Sound — 8
After Josh Homme's stoner rock band Kyuss went defunct, he created two new bands around the same time: his most notable rock band, Queens Of The Stone Age, and a more tongue-in-cheek garage rock revival band with childhood friend Jesse Hughes, Eagles Of Death Metal. While QOTSA was Homme's prime responsibility, EODM would finally get things off the ground in 2004 with their debut album, "Peace, Love, Death Metal," which generated good buzz even for an album that was crafted in the interest of playful levity. Despite Homme still working equally as much with QOTSA at this time, as well as Hughes going through drug addiction and rehab, EODM would continue this momentum, releasing two more albums, 2006's "Death by Sexy" and 2008's "Heart On," that showed the modest retro rock project getting more substantial.
In the years following, momentum for all of Homme's projects would come to a halt after he had a near-death experience in the midst of surgery. But Homme's resilience has spurred resurgence across the board as of recently, and with QOTSA making their big return a couple years ago with their sixth album, "...Like Clockwork," EODM followed along in their long-awaited return with their fourth album, "Zipper Down."
Whether the seven years in between their last album didn't affect them or affected them for the better, "Zipper Down" shows EODM continuing their progression into a fuller-bloomed retro rock revival project. After the previous two albums brought forth better offerings of instrumental skill and layering, the big improvement of "Zipper Down" is the array of styles it offers, spanning from the fuzzy, swaggering blues rocker "Skin-Tight Boogie" and the dancefloor-filling "Silverlake (K.S.O.F.M.)" to the softer, southern-tinged "The Deuce," and even taking a detour into staunch noise rock in the heavily-layered "The Reverend."
This bigger array of classic rock offerings goes hand in hand with a number of nods to EODM's rock ancestors. There are simpler cases of this, like the straightforward hard rock cut of "Got the Power" feeling like classic KISS, or the opening of "Oh Girl" sounding like that of Cream's "White Room," but EODM keep this homage-paying from being a rip-off game by mixing things up. The poppy vocal melody of "I Love You All the Time" that's in similar spirit to Ringo Starr's "Oh My My" is paired with a more downcast blues feel, the spaced guitar hits in "Got a Woman" that call back to Thin Lizzy's "The Boys Are Back in Town" are an appendage of its frenetic rockabilly style, and though one of the lead guitar riffs in "Complexity" is strikingly similar to the lead riff of Mountain's "Mississippi Queen," the dominant power pop sound the song touts keeps this from being a shameless knock-off. And with their fuzzy and forlorn garage rock adaptation of Duran Duran's iconic new wave hit "Save a Prayer," they further show that they can take a classic they're inspired by and reconstruct it into something fresh and interesting.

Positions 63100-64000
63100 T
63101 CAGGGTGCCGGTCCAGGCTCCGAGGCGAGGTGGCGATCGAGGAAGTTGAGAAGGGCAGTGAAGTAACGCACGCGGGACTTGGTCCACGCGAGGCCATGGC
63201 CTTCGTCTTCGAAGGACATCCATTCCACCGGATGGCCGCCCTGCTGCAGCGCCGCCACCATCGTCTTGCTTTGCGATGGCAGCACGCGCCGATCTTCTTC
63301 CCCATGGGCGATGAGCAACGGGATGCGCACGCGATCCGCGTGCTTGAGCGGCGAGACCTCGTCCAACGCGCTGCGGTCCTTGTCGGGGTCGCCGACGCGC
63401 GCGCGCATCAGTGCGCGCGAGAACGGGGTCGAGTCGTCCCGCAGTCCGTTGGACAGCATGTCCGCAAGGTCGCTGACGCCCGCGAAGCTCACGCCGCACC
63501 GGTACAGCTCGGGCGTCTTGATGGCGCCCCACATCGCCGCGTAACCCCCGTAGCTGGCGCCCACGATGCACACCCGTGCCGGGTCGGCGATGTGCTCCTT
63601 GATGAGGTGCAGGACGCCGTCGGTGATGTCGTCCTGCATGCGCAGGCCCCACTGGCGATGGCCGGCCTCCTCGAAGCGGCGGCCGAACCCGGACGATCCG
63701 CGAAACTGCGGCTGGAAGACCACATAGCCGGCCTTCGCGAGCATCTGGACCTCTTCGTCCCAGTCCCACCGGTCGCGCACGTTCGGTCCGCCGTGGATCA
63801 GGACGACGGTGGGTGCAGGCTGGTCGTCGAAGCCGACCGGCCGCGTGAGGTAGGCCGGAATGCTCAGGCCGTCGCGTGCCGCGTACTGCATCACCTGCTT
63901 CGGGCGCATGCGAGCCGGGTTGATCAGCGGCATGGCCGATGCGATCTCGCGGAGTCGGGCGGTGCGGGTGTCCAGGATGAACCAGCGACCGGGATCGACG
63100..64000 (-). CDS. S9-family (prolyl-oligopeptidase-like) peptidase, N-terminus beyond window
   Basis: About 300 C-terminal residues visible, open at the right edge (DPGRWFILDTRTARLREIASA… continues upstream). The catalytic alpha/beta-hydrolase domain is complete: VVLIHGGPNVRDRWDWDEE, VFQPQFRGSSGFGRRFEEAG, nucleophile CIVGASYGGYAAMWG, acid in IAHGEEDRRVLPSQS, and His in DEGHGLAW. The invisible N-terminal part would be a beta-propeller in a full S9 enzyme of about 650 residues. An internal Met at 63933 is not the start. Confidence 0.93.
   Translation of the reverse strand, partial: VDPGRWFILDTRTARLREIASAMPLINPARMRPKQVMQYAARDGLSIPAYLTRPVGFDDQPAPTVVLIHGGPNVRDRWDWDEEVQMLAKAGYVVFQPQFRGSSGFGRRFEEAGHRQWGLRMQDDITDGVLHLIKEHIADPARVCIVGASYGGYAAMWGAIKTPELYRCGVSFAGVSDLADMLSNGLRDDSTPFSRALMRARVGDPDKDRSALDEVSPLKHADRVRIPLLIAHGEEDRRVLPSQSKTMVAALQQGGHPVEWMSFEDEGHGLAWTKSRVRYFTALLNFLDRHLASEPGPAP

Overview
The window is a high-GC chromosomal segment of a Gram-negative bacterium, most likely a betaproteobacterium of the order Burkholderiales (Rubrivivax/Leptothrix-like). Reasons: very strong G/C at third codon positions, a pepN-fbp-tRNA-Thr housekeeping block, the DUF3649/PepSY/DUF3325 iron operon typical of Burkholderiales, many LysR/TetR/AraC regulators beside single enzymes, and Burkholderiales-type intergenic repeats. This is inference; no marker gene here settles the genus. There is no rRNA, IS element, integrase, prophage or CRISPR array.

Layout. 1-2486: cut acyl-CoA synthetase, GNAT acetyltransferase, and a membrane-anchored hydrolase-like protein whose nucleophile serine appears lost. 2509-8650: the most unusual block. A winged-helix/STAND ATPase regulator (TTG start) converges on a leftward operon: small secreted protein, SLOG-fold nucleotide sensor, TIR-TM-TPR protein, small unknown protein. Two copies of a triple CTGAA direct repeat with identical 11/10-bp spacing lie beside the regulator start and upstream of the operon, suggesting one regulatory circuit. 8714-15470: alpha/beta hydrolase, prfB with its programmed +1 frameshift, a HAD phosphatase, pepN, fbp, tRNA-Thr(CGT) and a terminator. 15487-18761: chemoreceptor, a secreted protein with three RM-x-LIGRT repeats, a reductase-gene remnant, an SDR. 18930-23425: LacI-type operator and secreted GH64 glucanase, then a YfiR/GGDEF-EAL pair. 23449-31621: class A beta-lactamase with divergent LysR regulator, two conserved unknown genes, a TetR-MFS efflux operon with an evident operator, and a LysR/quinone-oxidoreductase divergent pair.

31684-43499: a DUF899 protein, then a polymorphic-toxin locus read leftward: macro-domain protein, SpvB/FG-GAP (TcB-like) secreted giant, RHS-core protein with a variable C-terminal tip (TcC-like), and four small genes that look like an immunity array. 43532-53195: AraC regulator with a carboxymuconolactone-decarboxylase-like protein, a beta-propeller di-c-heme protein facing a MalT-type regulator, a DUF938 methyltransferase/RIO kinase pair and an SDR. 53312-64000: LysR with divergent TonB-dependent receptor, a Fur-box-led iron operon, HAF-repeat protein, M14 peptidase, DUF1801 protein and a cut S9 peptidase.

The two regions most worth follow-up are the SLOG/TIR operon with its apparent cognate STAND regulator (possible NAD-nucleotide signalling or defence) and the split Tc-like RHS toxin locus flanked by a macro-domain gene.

Lyrics — 8
At the heart of it, EODM's lyrical style has always been rooted in a satirical rendition of tropes found in the lyrics of classic rock. Hughes continues this in "Zipper Down," mocking the artificial coolness of L.A., specifically going after the hipster paradise of Silverlake in "Silverlake (K.S.O.F.M.)," as well as poking fun at the age-old stereotype that rock music promotes devil worship by blatantly encouraging devil worship in "Got the Power" ("The devil really wants to see you swim / Just take the deal and you can jump right in").
But the biggest aspect of this satire in EODM's lyrics regarded the brash machismo found in so much of classic rock's lyrics. Hughes ironically indulged in such a style in EODM's earlier albums, but by "Heart On," Hughes' lyrics started to pull away at the veneer, showing these depictions to be more desperate and insecure, making them darker in comparison. This arc continues even further in "Zipper Down," where Hughes' lyrics that used to womanize in an alpha-male swagger have now shriveled into pleas of dependency, heard in the unrequited "I Love You All the Time" ("I can tell you're gonna take your love away"), the post-breakup pining of "Oh Girl" ("You've got to save me, baby / Oh girl, when you coming back to me?"), and the narrative of a failing rebound attempt in "Skin-Tight Boogie." Going beyond mockery by mimicry, Hughes' darker lyrics of failed romance have the trope of the irresistible rock star tearing at the seams.
Overall Impression — 9
Much has changed since the last time EODM released an album. With garage/blues rock revival becoming the new trend in the world of rock music, EODM return to a genre that's expanded significantly with the number of bands trying their hand at classic rock pastiche. In the midst of this influx, however, "Zipper Down" shines bright for its variance within the realm of retro rock revival, making this return for EODM all the more triumphant. And aside from how it rises above the rest, "Zipper Down" still accomplishes the simple purpose of an EODM album: being a fun garage rock album from front to back.